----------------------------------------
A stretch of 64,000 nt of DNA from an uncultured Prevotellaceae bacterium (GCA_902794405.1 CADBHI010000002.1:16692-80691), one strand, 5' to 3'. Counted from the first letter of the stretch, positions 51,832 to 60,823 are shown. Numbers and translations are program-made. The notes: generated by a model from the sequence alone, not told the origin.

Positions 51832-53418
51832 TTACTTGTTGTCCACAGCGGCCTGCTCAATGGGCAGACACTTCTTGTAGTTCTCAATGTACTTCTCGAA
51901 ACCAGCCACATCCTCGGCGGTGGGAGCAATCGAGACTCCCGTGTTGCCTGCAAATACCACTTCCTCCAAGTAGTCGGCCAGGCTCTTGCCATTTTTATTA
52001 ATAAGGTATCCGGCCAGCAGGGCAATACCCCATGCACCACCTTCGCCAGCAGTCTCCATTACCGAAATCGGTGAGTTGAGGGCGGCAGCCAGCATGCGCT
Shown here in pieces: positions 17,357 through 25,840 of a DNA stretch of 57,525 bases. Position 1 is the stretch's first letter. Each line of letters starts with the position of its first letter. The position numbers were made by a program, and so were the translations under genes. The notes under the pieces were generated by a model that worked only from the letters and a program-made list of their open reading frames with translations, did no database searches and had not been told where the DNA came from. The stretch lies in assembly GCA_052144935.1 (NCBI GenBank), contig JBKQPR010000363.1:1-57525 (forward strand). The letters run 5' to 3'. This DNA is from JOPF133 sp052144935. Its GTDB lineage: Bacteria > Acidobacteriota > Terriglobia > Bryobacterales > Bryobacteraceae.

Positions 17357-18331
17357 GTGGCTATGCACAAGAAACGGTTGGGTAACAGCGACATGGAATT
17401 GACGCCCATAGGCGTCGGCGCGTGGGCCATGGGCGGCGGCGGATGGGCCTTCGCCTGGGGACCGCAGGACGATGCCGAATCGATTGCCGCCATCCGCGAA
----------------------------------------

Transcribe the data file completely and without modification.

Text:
A stretch of 64,000 nt of DNA from an uncultured Prevotellaceae bacterium (GCA_902794405.1 CADBHI010000002.1:16692-80691), one strand, 5' to 3'. Counted from the first letter of the stretch, positions 51,832 to 60,823 are shown. Numbers and translations are program-made. The notes: generated by a model from the sequence alone, not told the origin.

Positions 51832-53418
51832 TTACTTGTTGTCCACAGCGGCCTGCTCAATGGGCAGACACTTCTTGTAGTTCTCAATGTACTTCTCGAA
51901 ACCAGCCACATCCTCGGCGGTGGGAGCAATCGAGACTCCCGTGTTGCCTGCAAATACCACTTCCTCCAAGTAGTCGGCCAGGCTCTTGCCATTTTTATTA
52001 ATAAGGTATCCGGCCAGCAGGGCAATACCCCATGCACCACCTTCGCCAGCAGTCTCCATTACCGAAATCGGTGAGTTGAGGGCGGCAGCCAGCATGCGCT
Shown here in pieces: positions 17,357 through 25,840 of a DNA stretch of 57,525 bases. Position 1 is the stretch's first letter. Each line of letters starts with the position of its first letter. The position numbers were made by a program, and so were the translations under genes. The notes under the pieces were generated by a model that worked only from the letters and a program-made list of their open reading frames with translations, did no database searches and had not been told where the DNA came from. The stretch lies in assembly GCA_052144935.1 (NCBI GenBank), contig JBKQPR010000363.1:1-57525 (forward strand). The letters run 5' to 3'. This DNA is from JOPF133 sp052144935. Its GTDB lineage: Bacteria > Acidobacteriota > Terriglobia > Bryobacterales > Bryobacteraceae.

Positions 17357-18331
17357 GTGGCTATGCACAAGAAACGGTTGGGTAACAGCGACATGGAATT
17401 GACGCCCATAGGCGTCGGCGCGTGGGCCATGGGCGGCGGCGGATGGGCCTTCGCCTGGGGACCGCAGGACGATGCCGAATCGATTGCCGCCATCCGCGAA